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Butternut Tree Vs Black Walnut or

Butternut Tree Vs Black Walnut or

Butternut Tree Vs Black Walnut

Like other members of the family Juglandaceae, butternut's leafout in spring is tied to photoperiod rather than air temperature and occurs when daylight length reaches 14 hours. This can vary by up to a month in the northern and southernmost extents of its range. Leaf drop in fall is early and is initiated when daylight drops to 11 hours. The species is monoecious. Male (staminate) flowers are inconspicuous, yellow-green slender catkins that develop from auxiliary buds and female (pistillate) flowers are short terminal spikes on current year's shoots. Each female flower has a light pink stigma. Flowers of both sexes do not usually mature simultaneously on any individual tree.

Butternut

via GIPHY

Butternut is found with many other tree species in several hardwood types in the mixed mesophytic forest. It is an associated species in the following four northern and central forest cover types: sugar maple–basswood, yellow poplar–white oak–northern red oak, beech–sugar maple, and river birch–sycamore. Commonly associated trees include basswood (Tilia spp.), black cherry (Prunus serotina), beech (Fagus grandifolia), black walnut (Juglans nigra), elm (Ulmus spp.), hemlock (Tsuga canadensis), hickory (Carya spp.), oak (Quercus spp.), red maple (Acer rubrum), sugar maple (Acer saccharum), yellow poplar (Liriodendron tulipifera), white ash (Fraxinus americana), and yellow birch (Betula alleghaniensis).In the northeast part of its range, it is often found with sweet birch (Betula lenta) and in the northern part of its range it is occasionally found with white pine (Pinus strobus).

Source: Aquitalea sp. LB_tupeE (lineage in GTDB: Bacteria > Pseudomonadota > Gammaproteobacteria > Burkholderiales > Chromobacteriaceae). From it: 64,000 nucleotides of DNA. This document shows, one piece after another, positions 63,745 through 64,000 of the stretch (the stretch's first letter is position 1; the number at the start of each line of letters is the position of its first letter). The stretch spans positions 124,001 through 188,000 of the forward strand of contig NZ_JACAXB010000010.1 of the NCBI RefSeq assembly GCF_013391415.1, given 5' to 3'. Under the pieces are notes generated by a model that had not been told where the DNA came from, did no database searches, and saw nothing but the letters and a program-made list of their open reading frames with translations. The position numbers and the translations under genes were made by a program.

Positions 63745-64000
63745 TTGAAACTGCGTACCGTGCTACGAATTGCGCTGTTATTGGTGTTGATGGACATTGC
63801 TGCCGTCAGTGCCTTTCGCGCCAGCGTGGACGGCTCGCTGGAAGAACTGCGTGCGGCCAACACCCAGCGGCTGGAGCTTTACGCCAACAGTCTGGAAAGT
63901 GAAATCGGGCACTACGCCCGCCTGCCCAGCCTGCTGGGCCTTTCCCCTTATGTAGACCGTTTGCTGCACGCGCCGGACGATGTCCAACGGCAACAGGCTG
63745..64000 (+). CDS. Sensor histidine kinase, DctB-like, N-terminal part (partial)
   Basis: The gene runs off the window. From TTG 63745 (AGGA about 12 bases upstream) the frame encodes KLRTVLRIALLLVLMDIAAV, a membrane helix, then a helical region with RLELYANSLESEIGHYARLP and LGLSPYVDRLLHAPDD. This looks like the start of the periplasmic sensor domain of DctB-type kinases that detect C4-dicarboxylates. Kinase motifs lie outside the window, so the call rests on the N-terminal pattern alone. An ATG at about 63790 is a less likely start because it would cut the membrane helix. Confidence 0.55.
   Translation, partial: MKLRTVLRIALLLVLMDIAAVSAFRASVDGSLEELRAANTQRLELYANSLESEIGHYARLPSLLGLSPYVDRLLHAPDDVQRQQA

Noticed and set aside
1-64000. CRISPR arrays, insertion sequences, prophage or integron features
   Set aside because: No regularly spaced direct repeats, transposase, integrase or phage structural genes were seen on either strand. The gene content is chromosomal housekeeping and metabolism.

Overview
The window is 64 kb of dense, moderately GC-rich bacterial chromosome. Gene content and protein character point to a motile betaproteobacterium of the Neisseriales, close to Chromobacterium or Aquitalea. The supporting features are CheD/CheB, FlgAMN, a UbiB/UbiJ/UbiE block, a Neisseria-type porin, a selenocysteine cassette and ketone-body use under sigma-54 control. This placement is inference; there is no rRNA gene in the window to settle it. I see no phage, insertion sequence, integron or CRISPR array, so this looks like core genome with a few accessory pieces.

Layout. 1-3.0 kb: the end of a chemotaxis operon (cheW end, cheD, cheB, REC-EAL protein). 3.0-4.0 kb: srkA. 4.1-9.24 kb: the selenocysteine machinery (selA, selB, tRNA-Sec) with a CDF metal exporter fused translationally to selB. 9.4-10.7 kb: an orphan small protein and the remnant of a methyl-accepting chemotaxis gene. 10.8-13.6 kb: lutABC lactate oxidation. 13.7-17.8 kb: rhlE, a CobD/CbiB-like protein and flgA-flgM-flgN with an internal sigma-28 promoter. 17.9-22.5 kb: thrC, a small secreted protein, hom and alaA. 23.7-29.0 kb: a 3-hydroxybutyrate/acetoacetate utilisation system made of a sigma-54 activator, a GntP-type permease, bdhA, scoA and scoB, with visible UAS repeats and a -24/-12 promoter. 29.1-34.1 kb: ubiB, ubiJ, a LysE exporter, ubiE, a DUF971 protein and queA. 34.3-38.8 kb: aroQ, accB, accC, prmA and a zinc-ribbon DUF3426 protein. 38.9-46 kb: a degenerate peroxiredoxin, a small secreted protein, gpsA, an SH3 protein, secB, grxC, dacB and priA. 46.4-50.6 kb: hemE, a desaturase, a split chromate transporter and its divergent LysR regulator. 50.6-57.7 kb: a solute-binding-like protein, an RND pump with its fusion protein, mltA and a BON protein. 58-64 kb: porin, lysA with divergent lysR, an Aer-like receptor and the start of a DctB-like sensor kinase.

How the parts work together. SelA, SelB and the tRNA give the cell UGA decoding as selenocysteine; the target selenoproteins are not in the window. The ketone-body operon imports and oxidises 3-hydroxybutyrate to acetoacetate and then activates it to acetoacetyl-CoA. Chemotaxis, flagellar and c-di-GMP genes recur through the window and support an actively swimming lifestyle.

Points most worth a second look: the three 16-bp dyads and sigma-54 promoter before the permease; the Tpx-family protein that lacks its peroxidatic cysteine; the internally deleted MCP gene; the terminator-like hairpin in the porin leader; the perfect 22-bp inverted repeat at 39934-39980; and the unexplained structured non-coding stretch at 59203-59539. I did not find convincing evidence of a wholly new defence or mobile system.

Forest stands seldom contain more than an occasional butternut tree, although in local areas, it may be abundant. In the past, West Virginia, Wisconsin, Indiana, and Tennessee have been the leading producers of butternut timber. Symptoms of the disease include dying branches and stems. Initially, cankers develop on branches in the lower crown. Spores developing on these dying branches are spread by rainwater to tree stems. Stem cankers develop 1 to 3 years after branches die. Tree tops killed by stem-girdling cankers do not resprout. Diseased trees usually die within several years. Completely free-standing trees seem better able to withstand the fungus than those growing in dense stands or forest. In some areas, 90% of the butternut trees have been killed. The disease is reported to have eliminated butternut from North and South Carolina. (Source: en.wikipedia.org)

 

 

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